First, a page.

After significantly downsizing the project, Rolling Hills Estates is giving the community one more opportunity to review plans for the $1.7 million George F Canyon Nature Center.
The Nature Center, at the corner of Palos Verdes Drive East and Palos Verdes Drive North, is considered a gateway to the city and to the 51 acre George F Canyon Preserve and the Stein/Hale Nature Trail.
The final design of the center, pared back significantly from $2.7 million, will be unveiled at a virtual meeting on Tuesday, Feb. 9 at 5:30 p.m.
The project includes a meeting room that will double as a Nature Center classroom and a meeting space for local organizations.
“This is kind of our last look at our final conceptual design concept," said assistant city manager Alexa Davis. "We wanted to bring it once more to the community and receive input with some of our city bodies.” Davis added that more alterations may occur before final approval from the City Council.
Over the years, the Nature Center has been the hub for education events and activities such as monthly nature hikes, bird walks and night hikes, Davis said. The current building, dedicated in 1996, would be demolished to make way for the new one, said Davis.
The center is a city facility operated by the Palos Verdes Peninsula Land Conservancy. PVPLC is a land trust focused on acquiring and restoring open space with an emphasis on education.
Adrienne Mohan, the PVPLC’s executive director, views the center as an important and integral community resource. By partnering with the city of Rolling Hills Estates, said Mohan, PVPLC will be able "to introduce the uniqueness of the Peninsula with the community at large and students who come on buses from all over for field trips in the canyon."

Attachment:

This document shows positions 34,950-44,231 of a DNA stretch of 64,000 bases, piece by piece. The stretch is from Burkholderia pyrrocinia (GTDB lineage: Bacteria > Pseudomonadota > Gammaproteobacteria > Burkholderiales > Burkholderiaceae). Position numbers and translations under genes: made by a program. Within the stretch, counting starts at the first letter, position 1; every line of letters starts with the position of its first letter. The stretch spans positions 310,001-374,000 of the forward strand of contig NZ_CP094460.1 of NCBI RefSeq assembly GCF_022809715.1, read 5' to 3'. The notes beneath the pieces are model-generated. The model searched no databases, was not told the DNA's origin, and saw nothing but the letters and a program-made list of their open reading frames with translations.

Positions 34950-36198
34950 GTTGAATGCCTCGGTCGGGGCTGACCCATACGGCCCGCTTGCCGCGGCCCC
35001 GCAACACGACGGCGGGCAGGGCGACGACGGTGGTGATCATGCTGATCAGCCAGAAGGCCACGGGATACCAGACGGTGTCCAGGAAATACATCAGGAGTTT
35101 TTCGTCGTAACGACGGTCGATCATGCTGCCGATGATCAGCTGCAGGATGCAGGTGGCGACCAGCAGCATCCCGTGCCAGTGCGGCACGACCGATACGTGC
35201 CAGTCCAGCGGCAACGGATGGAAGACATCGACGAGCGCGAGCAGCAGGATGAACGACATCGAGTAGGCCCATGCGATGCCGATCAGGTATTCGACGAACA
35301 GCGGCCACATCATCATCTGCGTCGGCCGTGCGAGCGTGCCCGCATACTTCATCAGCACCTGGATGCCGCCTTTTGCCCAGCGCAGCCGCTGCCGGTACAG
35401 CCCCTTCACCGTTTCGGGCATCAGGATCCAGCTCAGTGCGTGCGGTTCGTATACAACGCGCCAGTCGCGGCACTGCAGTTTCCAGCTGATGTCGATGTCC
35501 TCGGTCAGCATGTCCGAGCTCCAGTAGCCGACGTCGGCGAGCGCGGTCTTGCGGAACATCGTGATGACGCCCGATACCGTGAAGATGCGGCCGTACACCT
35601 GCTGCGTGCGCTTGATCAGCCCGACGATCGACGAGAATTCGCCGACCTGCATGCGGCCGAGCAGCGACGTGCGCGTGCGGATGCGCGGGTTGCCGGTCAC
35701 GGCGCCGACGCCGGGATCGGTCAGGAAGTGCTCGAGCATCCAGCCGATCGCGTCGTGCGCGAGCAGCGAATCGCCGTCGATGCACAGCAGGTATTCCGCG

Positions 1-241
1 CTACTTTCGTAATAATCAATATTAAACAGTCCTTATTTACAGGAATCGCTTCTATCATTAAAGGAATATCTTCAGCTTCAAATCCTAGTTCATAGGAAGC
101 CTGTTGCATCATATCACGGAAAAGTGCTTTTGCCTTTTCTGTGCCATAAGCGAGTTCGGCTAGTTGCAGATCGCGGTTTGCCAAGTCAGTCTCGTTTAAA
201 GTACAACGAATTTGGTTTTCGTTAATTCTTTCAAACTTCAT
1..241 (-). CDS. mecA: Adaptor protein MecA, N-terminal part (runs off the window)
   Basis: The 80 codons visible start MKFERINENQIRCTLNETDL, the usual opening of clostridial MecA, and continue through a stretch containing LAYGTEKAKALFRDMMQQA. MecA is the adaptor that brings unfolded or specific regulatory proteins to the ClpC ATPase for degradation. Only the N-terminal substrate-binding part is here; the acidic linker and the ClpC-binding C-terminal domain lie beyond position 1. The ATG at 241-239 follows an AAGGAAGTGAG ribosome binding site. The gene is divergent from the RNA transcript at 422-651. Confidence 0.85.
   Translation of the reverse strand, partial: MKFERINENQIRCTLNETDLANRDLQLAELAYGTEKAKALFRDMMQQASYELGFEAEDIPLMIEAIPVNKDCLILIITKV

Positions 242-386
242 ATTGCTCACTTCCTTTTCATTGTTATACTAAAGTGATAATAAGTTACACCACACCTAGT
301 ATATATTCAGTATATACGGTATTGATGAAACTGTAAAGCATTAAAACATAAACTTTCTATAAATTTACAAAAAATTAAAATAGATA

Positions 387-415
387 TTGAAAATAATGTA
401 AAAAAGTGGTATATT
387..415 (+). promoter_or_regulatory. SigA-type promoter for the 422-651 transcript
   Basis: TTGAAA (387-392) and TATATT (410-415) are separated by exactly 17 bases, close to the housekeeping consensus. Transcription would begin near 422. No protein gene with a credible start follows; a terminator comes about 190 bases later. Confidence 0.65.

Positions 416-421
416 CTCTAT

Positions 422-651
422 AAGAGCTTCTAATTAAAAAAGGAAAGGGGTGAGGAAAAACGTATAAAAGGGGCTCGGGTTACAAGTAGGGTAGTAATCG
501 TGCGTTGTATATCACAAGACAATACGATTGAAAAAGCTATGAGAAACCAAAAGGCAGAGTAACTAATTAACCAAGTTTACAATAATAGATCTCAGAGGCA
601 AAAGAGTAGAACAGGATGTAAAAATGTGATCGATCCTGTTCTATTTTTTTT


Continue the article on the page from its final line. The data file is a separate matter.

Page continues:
The Nature Center project has been in the works for more than two years and initially had a significantly larger footprint. In June 2019, according to a city staff report, the city’s architects proposed a 5,500 square-foot-project with a price tag of $2.7 million. The initial plans called for two buildings, one of them with two stories as well as an outdoor classroom and view deck.
City Council formed a subcommittee to look at less expensive alternatives, according to the staff report. After revisions with city staff and the architects, the final draft with the $1.7 million design was reviewed.
The new design was pared down to 3,355 square feet and is one-story.
“The revised concept maintains the same architectural design and landscape/parking features as presented in the initial version,” reads a Oct. 19, 2020, staff report. “The revised design also shares the same goals as the previous version: a welcoming gateway to the City, considerate of the surrounding neighborhoods, and emphasis on the canyon, trails and native habitat.”
According to Davis, the George F Canyon Preserve area, which is 36-acres of open space, was donated to the city by Robert A. Stein, Ronald Stein, Sandra Stein Haveson and Arthur Hale Sr., in memory of David N. Stein, Francis H. Stein and Marie D. Hale, in December 1982.
The city also purchased an adjacent parcel of land from the former Metropolitan Water District located parallel to Palos Verdes Drive East. The land ultimately became the Nature Center, parking lot, and the main trailhead, according to Davis.
The George F Canyon Preserve was dedicated in May 1993 as a natural park land and natural reserve. The one mile Stein/Hale Nature Trail, for walkers and equestrians, was named after donors.
Davis said Rolling Hills Estates does not intend to use money from the city's general fund to pay for the project. Currently they have a $355,900 secured grant.
“We will continue to look for other grant opportunities, and then there's some restricted fund opportunities that we would explore, as well as possible fundraising opportunities,” Davis said.